During the background checking process, Ms. Macy advised that
she was transitioning from male to female. Five days later, Ms.
Macy received an email that the position was no longer available
due to budget cuts. Ms. Macy was subsequently told that the
position had not been eliminated due to budget cuts, but had
instead been given to someone else who was farther along in the
background investigation. Given the timing and inconsistent
information, Ms. Macy believed she was discriminated against due to
her gender identity and she filed an EEOC complaint thereafter.
The local EEOC office rejected her claim asserting that
"claims of gender identity stereotyping cannot be adjudicated
before the [EEOC]." After Ms. Macy appealed, the EEOC
ultimately agreed that gender identity discrimination was merely
another form of gender discrimination protected by Title VII.
Many commentators characterize this opinion as
"groundbreaking" and "explosive," but it
arguably just extends existing law and clearly directs field
offices to recognize and process claims arising from sexual
stereotyping, including transgender issues.
For over twenty years, the U.S. Supreme Court has recognized
that Title VII bars "not just discrimination because of
biological sex, but also gender stereotyping – failing to
act and appear according to expectations defined by gender."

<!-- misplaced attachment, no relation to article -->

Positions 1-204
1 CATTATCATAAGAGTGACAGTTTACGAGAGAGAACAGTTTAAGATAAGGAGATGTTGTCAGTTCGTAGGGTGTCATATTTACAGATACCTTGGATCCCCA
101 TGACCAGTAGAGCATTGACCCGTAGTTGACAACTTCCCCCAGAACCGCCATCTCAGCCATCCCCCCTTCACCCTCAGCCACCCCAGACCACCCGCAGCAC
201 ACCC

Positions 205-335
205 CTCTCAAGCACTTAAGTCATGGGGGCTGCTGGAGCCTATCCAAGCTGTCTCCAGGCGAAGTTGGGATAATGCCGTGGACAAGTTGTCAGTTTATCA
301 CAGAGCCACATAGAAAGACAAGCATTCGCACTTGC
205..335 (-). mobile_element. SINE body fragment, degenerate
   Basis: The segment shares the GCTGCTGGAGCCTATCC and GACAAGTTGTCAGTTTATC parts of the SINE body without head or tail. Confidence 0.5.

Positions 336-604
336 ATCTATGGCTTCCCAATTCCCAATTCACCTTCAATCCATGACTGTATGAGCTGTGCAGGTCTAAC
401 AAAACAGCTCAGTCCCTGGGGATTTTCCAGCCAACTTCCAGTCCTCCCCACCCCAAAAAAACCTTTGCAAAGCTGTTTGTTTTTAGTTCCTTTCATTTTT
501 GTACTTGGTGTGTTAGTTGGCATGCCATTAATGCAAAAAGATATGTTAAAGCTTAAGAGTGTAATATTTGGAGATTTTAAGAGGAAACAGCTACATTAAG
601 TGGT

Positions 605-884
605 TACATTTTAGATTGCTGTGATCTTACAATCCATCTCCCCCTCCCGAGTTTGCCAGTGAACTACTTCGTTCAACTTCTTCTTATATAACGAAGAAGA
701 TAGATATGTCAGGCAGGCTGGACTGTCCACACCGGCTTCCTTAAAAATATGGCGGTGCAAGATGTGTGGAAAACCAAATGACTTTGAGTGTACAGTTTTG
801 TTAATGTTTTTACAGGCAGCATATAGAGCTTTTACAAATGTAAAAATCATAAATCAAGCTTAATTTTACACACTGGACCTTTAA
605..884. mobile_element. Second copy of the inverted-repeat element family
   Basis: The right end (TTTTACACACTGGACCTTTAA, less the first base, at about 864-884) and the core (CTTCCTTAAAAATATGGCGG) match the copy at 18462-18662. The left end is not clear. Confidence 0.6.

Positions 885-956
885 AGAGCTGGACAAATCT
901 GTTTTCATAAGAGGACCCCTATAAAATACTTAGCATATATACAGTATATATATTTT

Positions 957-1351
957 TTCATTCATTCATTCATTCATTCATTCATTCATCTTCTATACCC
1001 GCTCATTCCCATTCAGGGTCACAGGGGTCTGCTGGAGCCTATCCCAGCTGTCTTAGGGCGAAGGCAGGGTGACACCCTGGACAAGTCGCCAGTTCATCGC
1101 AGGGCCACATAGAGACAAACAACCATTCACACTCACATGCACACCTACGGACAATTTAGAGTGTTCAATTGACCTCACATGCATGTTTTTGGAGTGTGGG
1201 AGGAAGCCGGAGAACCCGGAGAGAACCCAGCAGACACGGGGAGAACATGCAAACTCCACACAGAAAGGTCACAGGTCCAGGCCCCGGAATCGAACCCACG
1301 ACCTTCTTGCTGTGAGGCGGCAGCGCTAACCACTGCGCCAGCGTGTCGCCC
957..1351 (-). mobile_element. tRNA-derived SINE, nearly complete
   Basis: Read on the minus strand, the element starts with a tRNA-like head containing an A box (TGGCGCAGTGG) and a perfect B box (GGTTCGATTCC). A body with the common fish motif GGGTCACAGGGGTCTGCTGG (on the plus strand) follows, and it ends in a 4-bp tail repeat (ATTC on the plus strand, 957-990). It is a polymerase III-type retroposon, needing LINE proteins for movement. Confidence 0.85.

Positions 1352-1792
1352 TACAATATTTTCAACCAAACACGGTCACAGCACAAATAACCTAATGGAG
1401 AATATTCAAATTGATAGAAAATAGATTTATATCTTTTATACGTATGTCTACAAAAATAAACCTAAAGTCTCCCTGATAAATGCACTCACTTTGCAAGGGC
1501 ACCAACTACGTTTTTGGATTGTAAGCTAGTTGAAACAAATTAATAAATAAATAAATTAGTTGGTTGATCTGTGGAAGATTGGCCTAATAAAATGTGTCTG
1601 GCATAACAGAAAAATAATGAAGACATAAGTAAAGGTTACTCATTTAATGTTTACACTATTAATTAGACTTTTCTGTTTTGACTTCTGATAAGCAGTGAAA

The Court's 1998 Oncale concerned a worker
harassed for failing to conform to the masculine stereotype of an
offshore oil rig worker. In its
1989 Price Waterhouse decision, the Court addressed
an employer's failure to promote a female who was encouraged to
be less assertive and otherwise more feminine. Since Price
Waterhouse, courts have widely recognized sexual stereotyping
as a valid method for establishing discrimination "on the
basis of sex" in many scenarios where individuals fail to act
or appear in gender-conforming ways.
There are many cases recognizing discrimination and harassment
"on the basis of sex" where the allegations arise out of
failure to conform to sexual stereotypes. In fact, the EEOC
analogized gender-based discrimination as very similar in this
respect to religion-based discrimination, saying that while
discrimination because one is a Jew or Christian is a forbidden, so
is discrimination because one has converted from one faith to
another. By extension of the analogy, the EEOC said that
"converts" are protected in the gender arena, too.
With the EEOC's unequivocal guidance, it indeed gets better
for America's transgendered and those not conforming to gender
 Gay and Lesbian Alliance Against Defamation,
"GLAAD Media Reference Guide, 7th Ed." May
 US Equal Employment Opportunity Commission Decision,
Mia Macy v. Eric Holder, Attorney General, Department of Justice,
(Bureau of Alcohol, Tobacco, Firearms and Explosives), Agency,
Appeal No. 0120120821 (April 20, 2012).
 Oncale v. Sundowner Offshore Services, Inc., 523 U.S.
 Price Waterhouse v, Hopkins, 490 U.S. 228
The content of this article is intended to provide a general
guide to the subject matter. Specialist advice should be sought
about your specific circumstances.
To print this article, all you need is to be registered on Mondaq.com.
Click to Login as an existing user or Register so you can print this article.
Though the two guides are quite similar in form and content, the November publication further specifies the rights of applicants and employees under federal laws such as the Fair Credit Reporting Act when an employer runs a background check.
In prior articles, we have discussed various decisions by the National Labor Relations Board ("NLRB" or the "Board") protecting employee social media activity as concerted activity under Section 7 the National Labor Relations Act (the "Act").